When someone calls you from the U.S. government, you might tend to think the caller is legitimate. Unfortunately, it’s quite possible that it’s a scam. According to an AARP article “Government Imposter Scams on the Rise,” people call impersonating such government officials or organizations as an IRS agent, Medicare official, Social Security Administration officer, and FBI agent.
Here are a few of the types of government imposter scams being conducted:
Someone from Medicare calls saying that in an effort to protect you from COVID-19, they are sending out new plastic cards. In order to get yours, they need your Medicare number.
A “friend” reaches out to you on social media saying they are the recipient of a federal grant, but they need you to send money in order to get the grant. Remember, your friends’ social media accounts can be hacked, so even a message that looks like it came from that friend can be a scam.
A federal agent calls saying your Social Security number was used to rent a car that was part of a violent crime. Because of this, your Social Security and bank accounts have been suspended. To restore your access to them, you must transfer Bitcoin to a secure account that’s been open for you.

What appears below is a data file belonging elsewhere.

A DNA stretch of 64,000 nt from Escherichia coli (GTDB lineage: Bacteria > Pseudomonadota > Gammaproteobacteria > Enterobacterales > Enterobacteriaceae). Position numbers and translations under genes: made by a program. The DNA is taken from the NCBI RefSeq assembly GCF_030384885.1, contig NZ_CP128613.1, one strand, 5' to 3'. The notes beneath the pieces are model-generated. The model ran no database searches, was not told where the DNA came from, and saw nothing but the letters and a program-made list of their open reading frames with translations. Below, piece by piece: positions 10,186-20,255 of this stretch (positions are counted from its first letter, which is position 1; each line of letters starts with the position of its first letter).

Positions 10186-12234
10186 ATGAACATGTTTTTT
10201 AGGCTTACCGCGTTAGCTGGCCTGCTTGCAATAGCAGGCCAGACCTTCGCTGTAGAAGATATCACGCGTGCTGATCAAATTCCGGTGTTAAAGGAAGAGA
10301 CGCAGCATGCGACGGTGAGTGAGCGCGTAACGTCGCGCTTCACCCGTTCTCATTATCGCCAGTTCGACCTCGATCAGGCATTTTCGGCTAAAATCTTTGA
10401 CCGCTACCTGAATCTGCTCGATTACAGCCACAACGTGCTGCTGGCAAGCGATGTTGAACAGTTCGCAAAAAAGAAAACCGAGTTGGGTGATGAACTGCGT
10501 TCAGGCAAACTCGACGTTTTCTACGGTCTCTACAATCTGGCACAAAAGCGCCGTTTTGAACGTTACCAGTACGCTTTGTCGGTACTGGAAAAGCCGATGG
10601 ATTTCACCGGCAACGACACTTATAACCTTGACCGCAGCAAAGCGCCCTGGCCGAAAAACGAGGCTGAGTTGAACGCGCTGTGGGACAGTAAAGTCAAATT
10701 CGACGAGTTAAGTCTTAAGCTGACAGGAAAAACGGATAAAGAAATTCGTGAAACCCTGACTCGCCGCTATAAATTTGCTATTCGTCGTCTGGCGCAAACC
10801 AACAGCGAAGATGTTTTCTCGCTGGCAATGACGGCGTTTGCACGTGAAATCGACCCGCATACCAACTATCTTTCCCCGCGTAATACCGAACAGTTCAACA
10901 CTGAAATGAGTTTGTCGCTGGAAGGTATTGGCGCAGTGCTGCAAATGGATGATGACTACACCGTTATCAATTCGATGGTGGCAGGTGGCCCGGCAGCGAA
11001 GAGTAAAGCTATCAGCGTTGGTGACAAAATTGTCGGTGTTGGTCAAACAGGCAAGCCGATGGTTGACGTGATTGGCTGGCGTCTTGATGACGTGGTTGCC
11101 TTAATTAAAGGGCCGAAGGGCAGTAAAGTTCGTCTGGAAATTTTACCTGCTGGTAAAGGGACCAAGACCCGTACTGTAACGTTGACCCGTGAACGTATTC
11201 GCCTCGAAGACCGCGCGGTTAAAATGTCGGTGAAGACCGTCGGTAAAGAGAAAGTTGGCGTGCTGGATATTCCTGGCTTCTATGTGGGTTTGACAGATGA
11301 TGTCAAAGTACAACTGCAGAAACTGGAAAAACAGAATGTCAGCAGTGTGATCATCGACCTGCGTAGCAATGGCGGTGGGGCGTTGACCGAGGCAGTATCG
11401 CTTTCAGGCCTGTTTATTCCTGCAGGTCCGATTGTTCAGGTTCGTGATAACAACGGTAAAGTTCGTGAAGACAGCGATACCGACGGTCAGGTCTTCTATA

Here are tips from the article to make sure you’re not taken in by government imposter scams:
- Government agencies have information like your Medicare and Social Security numbers, so they won’t call you spontaneously asking for that information.
- The federal government typically uses the U.S. Postal Service to communicate important messages. They won’t contact you about a serious matter via social media, text, or email.
- No government agency will ask you to send them money before sending you some kind of grant, benefit, or refund.
- The government doesn’t reach out offering federal grants to people. You must ask for a grant by submitting an application, and each grant has a very specific purpose.
- Your Social Security or Medicare benefits won’t be suspended because someone is falsely using your identification.
- Government or federal law enforcement agents won’t intimidate you in order to get personal information like your bank account number.
- Government agencies don’t accept wire transfers, cryptocurrency, or prepaid gift cards as payments.